Intraperitoneal fat is associated with thickening of the thoracic aorta in individuals at high risk for cardiovascular events

Obesity (Silver Spring). 2011 Sep;19(9):1784-90. doi: 10.1038/oby.2011.188. Epub 2011 Jun 30.

Abstract

Increased intraperitoneal (IP) fat is associated with increased cardiovascular (CV) risk, but mechanisms for this increase in risk are not completely established. We performed this study to assess whether IP fat is associated with ascending aortic wall thickness (AOWT), a risk factor for CV events. Four hundred and forty-one consecutive participants, aged 55-85 years, with risk factors for CV events underwent magnetic resonance measures of AOWT and abdominal fat (subcutaneous (SC) fat + IP fat). For the ascending aorta, mean wall thickness of the 4th quartile of the IP fat was higher relative to the 1st quartile (P ≤ 0.001). This difference persisted after accounting for SC fat (P ≤ 0.001), as well as age, gender, height, weight, smoking, diabetes, hypertension, low-density lipoprotein-cholesterol (LDL-C), high-density lipoprotein-cholesterol (HDL-C), and C-reactive protein (CRP) (P < 0.03). Elevated IP fat volume is associated with an increase in ascending AOWT, a condition that promotes CV events in middle aged and elderly adults.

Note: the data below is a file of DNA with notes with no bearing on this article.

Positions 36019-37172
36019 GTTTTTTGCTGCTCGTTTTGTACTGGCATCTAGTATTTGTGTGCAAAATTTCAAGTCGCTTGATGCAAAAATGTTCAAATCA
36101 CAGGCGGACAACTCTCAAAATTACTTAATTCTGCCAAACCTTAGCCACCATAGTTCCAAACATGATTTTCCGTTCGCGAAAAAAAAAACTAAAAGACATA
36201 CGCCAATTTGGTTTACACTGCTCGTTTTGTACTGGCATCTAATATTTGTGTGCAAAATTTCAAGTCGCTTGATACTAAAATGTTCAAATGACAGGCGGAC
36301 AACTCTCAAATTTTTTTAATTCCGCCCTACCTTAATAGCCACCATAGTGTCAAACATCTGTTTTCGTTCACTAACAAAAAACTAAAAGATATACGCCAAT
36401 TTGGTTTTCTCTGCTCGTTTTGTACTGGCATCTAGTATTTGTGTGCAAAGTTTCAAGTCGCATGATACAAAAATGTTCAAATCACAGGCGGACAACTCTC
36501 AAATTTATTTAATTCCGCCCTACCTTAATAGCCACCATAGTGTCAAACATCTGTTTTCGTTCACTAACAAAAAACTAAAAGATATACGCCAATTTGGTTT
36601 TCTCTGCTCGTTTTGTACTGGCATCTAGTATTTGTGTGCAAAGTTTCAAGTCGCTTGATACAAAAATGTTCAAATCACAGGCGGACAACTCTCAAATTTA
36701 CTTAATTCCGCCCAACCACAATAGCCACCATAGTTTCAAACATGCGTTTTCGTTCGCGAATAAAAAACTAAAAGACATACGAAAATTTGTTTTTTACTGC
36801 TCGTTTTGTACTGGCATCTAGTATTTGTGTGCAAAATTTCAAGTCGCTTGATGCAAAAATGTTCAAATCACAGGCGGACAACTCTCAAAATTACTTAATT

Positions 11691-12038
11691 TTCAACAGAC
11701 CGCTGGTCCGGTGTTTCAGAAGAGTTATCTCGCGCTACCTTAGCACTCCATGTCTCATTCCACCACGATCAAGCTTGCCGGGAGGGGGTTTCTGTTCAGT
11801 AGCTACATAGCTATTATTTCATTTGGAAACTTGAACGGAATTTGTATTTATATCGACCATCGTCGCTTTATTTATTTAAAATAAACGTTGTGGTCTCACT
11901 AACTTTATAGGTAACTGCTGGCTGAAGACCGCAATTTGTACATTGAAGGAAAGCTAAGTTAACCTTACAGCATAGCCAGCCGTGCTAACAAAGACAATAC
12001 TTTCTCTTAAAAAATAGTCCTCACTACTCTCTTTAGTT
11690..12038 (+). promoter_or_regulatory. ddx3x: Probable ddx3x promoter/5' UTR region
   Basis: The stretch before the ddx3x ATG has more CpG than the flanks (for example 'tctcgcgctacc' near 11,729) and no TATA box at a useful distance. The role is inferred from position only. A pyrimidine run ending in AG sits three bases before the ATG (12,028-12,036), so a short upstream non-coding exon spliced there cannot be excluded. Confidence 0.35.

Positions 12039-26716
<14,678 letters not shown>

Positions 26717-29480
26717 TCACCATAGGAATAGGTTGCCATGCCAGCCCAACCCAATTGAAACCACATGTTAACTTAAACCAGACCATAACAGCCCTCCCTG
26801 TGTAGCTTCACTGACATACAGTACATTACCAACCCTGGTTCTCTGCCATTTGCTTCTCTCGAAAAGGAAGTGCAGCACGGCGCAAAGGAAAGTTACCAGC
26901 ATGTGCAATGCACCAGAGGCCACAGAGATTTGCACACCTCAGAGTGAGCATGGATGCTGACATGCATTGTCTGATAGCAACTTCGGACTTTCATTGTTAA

Publication types

  • Research Support, N.I.H., Extramural

MeSH terms

  • Adiposity
  • Age Factors
  • Aged
  • Aged, 80 and over
  • Aorta, Thoracic / pathology*
  • Aortic Diseases / pathology*
  • Cardiovascular Diseases / epidemiology*
  • Cohort Studies
  • Cross-Sectional Studies
  • Female
  • Humans
  • Intra-Abdominal Fat / pathology*
  • Magnetic Resonance Angiography
  • Magnetic Resonance Imaging
  • Male
  • Middle Aged
  • North Carolina / epidemiology
  • Risk Factors
  • Subcutaneous Fat, Abdominal / pathology